DiNapoli: Pension fund isn’t a “mandate-relief fund”

2

Comptroller Thomas DiNapoli said today that he has concerns about Gov. Andrew Cuomo’s pension-smoothing plan, saying the state’s pension fund can’t be a “mandate-relief fund.”

In his budget address Jan. 22, Cuomo proposed a plan that would let local governments and schools realize expected pension savings in the coming years rather than wait decades for the breaks. He said the plan wouldn’t be mandatory but could provide immediate relief for entities struggling with soaring pension costs.

DiNapoli, the sole trustee of the $150 billion pension fund, would have to sign off on the plan. He said he has questions about the proposal and whether it would threaten the pension fund’s solvency.

Unlike some states, New York has one of the best-funded public pensions in the country, he said. It has 1 million retirees and current employees in state and local governments.

“The pension fund is a pre-funding of an obligation that we have to our retirees and beneficiaries. It’s not set up to be a mandate-relief fund,” DiNapoli said during a speech at a conference of the state Association of Counties.

DiNapoli said he’s unsure whether the Democratic governor’s plan would leave the fund short in future years. DiNapoli, also a Democrat, hasn’t taken a formal position on Cuomo’s plan and said he’s reviewing it.

“I understand all the issues that are out there and I appreciate the concerns that there are about the increasing pension costs,” DiNapoli said. “But my obligation is to make sure the fund is managed in the best way for the benefit of the retirees and the beneficiaries.”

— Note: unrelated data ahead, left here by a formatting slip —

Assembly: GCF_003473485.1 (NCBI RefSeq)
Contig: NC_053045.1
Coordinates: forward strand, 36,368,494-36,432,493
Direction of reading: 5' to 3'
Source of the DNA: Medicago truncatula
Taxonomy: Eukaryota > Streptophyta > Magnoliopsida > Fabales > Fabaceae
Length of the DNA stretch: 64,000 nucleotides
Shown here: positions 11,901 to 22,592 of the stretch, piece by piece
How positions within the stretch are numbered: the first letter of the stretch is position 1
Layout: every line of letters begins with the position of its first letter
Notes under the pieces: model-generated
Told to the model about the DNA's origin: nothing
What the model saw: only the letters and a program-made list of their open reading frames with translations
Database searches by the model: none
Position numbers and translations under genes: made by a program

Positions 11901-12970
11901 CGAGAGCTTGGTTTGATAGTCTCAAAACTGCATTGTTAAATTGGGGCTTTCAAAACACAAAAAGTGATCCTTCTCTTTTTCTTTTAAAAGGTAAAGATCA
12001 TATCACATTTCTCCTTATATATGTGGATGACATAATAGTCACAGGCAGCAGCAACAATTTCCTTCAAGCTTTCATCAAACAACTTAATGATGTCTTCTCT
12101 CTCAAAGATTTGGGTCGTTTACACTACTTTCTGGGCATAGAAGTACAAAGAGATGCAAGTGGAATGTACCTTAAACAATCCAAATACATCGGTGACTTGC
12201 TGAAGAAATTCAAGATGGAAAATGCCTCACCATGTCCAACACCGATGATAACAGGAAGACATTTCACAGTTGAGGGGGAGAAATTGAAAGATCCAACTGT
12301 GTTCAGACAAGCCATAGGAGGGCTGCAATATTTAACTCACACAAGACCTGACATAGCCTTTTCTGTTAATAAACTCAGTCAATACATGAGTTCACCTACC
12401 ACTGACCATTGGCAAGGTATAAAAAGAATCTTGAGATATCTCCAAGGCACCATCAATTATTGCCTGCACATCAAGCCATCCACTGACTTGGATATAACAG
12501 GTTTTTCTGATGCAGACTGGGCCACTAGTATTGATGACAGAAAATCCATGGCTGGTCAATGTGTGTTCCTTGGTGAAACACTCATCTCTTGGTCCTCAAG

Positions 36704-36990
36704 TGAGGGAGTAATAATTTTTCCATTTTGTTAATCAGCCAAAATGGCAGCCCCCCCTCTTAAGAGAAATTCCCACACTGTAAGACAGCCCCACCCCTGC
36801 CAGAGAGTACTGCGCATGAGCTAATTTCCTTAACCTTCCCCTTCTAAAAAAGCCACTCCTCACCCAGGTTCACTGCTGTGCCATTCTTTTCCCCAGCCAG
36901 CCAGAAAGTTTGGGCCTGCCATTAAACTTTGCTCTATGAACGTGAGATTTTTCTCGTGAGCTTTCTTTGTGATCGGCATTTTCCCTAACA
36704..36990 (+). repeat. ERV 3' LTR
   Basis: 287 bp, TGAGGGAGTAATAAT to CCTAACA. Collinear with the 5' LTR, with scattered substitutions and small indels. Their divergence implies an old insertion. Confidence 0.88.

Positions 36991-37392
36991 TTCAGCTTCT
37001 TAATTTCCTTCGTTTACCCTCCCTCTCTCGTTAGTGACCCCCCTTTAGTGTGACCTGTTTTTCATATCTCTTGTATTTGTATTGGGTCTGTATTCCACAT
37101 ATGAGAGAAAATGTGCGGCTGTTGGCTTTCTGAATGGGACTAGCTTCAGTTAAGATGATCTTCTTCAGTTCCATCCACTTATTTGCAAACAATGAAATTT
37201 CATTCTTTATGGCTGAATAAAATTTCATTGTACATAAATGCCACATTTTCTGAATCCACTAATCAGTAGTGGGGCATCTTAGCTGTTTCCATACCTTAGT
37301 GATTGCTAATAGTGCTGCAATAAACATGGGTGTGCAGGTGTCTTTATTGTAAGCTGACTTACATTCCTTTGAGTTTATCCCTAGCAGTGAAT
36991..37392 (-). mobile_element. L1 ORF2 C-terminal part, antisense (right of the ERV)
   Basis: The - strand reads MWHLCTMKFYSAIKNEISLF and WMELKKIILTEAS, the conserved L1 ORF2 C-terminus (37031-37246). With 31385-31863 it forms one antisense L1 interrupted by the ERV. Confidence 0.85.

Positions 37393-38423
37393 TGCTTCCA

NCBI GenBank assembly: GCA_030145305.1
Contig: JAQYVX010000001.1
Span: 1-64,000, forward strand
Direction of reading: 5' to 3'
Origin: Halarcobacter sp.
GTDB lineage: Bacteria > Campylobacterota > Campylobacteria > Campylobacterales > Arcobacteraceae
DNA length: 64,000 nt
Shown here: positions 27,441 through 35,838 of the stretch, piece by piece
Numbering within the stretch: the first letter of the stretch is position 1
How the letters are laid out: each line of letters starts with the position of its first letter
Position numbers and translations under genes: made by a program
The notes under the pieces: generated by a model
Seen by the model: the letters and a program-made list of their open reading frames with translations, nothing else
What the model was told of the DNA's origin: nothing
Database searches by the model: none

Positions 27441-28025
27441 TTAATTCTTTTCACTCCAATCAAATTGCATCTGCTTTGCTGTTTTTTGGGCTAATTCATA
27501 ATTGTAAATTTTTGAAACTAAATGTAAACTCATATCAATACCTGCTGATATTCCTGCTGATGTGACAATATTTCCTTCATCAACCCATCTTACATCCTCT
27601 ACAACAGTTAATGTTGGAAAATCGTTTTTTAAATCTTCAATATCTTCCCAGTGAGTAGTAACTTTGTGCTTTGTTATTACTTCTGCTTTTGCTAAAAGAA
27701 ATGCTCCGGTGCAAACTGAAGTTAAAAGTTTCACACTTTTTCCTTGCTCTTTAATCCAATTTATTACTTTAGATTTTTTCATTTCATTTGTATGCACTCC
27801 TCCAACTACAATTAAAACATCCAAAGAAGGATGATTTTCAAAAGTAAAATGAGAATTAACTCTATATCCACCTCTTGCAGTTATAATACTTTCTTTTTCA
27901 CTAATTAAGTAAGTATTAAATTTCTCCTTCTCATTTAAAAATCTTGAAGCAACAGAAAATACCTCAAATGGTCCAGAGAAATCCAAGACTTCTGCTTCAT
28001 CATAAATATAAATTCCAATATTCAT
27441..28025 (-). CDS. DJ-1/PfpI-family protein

Some local government leaders said they support Cuomo’s plan, saying otherwise growing pension costs would jeopardize jobs and services. The cost is soaring 40 percent for schools next year, and it’s up 11 percent for local governments after increasing 37 percent in 2012.

The Teachers’ Retirement System, an $88 billion fund for 149,000 retirees and 277,000 active members, voted last week to hire a consultant to review Cuomo’s plan.

Other local officials said they have concerns and wouldn’t enter it.

Share.

About Author

2 Comments

  1. When times were booming in the stock market the previous administrations under Pataki told the governments that they did not have to pay a single penny into the NYS Pension Fund because the fund was doing so great in the stock market. That was for over 9 years ! Nine years that local govts paid NOTHING into the fund.
    But in those same years you bet that the real workers who do the snow plowing, cafeteria food ladies in school districts, workers who insure the criminals are caught, who do the dirty work so politicians have their govt perks such as their govt car, SURELY PAID into the retirement system out of every paycheck.
    So this crying now is rather phony to the real workers who understand that Republican political expediency by Pataki and cronies is the reason local govts are now moaning about the valid obligations to the NYS PEnsion fund.

    I wish a single article would mention the time when NO PAYMENTS from govts was needed but payments were always taken from the lowly workers.

  2. Exactly right Fred. And the fact that the Times Union refuses to include that fact in their articles is clear evidence of their already proven anti-union stance. It’s the one area they just can’t remain objective on. The media just keeps subtly supporting the conservative agenda that because they screwed their workers out of pensions and health care, it is only fair now that those they screwed shouldn’t have to pay for public employees pensions and health care. Meanwhile, the “bosses” that started all this years ago across our country surely don’t have any concerns about their pensions and health care. They got their money up front.

    Divide and conquer sure seems to be working for them.